Psychedelic Agents in Creative Problem-Solving: A Pilot Study

This is the first known study (1973, n=27) in which creativity under influence of psychedelics (mescaline, 200mg) was being studied in professionals and within a very positive/guiding setting.

Abstract

“Based on the frequently reported similarities between creative and psychedelic (drug-induced, consciousness-expansion) experiences, a preliminary study was conducted to explore the effects of psychedelic agents (LSD-25, mescaline) on creative problem-solving ability. Twenty-seven professionally employed males were given a single psychedelic experience in 1 of 7 small groups (ns = 3 or 4) following extensive selection and preparatory procedures. This drug-induced problem-solving session was carefully structured with particular focus on establishing Ss’ expectancies and a psychosocial milieu conducive to creative activity. Tentative findings based on tests of creativity, on subjective reports and self ratings, and on the utility of problem solutions suggested that, if given according to this carefully structured regimen, psychedelic agents seem to facilitate creative problem-solving, particularly in the “illumination phase.” The results also suggest that various degrees of increased creative ability may continue for at least some weeks subsequent to a psychedelic problem-solving session.”

Authors: Willis W. Harman, Robert H. McKim, Robert E. Mogar, James Fadiman & Myron J. Stolaroff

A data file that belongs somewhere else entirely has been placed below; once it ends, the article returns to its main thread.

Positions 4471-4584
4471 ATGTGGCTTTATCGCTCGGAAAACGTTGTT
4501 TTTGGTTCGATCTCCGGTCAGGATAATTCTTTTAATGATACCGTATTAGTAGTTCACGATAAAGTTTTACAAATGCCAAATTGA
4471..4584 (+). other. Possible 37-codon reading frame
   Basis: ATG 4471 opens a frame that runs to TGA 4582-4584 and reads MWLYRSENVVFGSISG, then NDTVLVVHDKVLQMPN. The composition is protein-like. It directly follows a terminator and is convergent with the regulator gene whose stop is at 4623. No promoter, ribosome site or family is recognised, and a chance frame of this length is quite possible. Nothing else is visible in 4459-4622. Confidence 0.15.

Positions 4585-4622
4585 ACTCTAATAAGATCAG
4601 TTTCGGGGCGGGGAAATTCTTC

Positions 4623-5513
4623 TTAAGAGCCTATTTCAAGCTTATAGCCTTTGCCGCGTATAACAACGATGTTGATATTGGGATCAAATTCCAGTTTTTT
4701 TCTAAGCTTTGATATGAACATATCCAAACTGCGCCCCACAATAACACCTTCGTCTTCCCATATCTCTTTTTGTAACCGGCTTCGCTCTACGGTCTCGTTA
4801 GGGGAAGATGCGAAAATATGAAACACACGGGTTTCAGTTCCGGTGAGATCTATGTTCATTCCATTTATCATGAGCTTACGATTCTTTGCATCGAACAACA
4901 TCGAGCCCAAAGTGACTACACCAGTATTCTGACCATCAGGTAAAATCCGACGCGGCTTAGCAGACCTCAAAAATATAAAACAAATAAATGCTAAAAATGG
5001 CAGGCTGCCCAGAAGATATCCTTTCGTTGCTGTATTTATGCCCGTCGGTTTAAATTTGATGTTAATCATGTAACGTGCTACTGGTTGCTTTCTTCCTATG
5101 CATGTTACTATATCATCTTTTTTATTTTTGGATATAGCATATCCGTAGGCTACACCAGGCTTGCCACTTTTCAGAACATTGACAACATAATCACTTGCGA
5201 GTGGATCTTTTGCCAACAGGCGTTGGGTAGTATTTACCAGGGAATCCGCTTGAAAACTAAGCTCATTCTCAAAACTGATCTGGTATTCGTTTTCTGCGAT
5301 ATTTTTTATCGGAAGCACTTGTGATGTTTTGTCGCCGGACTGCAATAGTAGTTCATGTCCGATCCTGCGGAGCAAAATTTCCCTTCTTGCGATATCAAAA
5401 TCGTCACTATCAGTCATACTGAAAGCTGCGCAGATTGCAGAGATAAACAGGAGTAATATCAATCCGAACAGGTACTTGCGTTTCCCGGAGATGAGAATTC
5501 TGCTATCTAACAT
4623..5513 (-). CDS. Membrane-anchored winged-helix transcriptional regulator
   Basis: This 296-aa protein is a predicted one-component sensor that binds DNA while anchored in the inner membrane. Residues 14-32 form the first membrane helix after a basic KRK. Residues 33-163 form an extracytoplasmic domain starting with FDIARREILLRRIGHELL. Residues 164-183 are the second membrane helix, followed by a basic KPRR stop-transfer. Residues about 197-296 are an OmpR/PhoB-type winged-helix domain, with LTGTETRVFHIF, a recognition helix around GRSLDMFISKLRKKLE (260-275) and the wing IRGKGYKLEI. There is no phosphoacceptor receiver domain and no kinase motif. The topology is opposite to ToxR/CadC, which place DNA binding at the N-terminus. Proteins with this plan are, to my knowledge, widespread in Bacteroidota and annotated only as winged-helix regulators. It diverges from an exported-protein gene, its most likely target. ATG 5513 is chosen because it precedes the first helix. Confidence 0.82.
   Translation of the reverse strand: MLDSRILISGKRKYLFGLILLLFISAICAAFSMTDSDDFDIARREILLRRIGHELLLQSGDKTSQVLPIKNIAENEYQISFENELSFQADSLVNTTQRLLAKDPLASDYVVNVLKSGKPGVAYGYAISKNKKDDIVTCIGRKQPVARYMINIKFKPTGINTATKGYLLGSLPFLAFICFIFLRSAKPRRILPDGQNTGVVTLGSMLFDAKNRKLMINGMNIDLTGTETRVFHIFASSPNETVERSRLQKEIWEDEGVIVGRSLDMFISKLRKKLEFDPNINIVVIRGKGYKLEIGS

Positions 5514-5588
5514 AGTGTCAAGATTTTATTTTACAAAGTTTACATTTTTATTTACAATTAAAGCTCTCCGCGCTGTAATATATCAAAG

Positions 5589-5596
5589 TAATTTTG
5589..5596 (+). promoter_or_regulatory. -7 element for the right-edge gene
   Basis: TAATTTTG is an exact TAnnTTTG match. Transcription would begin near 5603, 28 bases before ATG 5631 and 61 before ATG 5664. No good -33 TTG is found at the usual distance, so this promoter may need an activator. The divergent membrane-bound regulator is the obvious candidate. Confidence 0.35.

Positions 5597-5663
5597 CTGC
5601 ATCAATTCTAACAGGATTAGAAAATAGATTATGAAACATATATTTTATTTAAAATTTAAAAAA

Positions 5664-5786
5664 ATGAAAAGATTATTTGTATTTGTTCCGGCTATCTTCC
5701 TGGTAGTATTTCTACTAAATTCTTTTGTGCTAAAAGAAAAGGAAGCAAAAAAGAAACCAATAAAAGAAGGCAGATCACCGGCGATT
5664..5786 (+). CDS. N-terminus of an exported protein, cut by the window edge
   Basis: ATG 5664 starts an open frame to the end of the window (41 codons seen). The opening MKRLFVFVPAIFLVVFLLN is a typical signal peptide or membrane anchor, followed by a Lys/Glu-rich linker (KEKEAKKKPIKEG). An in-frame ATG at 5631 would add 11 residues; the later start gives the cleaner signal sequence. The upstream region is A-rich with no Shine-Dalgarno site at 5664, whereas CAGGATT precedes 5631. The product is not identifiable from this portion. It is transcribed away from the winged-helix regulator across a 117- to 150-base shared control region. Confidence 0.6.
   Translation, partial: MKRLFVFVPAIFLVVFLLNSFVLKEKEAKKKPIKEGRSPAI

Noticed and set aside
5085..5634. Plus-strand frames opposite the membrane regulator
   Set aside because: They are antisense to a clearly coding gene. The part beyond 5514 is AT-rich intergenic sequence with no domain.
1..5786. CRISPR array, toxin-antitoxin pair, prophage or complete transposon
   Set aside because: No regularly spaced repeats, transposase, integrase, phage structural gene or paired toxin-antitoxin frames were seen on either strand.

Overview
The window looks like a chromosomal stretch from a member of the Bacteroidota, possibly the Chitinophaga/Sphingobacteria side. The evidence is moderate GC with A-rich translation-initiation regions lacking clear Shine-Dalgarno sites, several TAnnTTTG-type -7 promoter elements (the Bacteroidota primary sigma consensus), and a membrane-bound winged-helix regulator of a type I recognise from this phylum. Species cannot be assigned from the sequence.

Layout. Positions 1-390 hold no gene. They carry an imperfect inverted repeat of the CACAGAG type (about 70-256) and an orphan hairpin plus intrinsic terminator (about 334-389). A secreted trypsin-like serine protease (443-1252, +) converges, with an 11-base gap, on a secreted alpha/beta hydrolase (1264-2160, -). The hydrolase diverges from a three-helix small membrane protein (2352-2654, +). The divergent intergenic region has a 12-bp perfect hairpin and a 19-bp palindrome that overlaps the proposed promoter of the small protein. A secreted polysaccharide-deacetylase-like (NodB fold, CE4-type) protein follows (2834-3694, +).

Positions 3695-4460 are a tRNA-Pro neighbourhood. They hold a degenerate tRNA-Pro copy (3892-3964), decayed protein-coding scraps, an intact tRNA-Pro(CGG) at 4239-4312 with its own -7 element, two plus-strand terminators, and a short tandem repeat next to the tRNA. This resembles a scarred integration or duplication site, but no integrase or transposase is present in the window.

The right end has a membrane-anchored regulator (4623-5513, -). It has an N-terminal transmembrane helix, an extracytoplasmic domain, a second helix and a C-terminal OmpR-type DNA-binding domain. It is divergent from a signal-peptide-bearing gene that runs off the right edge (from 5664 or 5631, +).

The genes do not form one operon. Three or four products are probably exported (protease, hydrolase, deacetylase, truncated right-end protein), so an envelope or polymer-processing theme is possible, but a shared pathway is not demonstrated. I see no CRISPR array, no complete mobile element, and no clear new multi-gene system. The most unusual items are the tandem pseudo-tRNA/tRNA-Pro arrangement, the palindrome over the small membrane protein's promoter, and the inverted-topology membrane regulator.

See more on this study in Chapter 9 of The Psychedelic Explorer’s Guide by Fadiman.

The study used 200mg mescaline, which they equate to 100ug LSD (a moderately high dosage).

Krippner’s 1985 reviews mentions that in this study the participants were given methylphenidate (Ritalin) twice (at the start and in the afternoon), but this isn’t mentioned in the paper. (footnote 7 does encourage others to ask for the exact procedures, but still, it seems weird to not mention it)

What they do identify is the following that may now be seen as set and setting and a hint at the diverse effects of psychedelics “There are no specific psychological reactions to these drugs; there are, rather, various reactions depending upon such variables as expectancies of S[ubjects] and E[xperiment], S’s degree of trust, the over-all setting, S’s personality characteristics, etc.”

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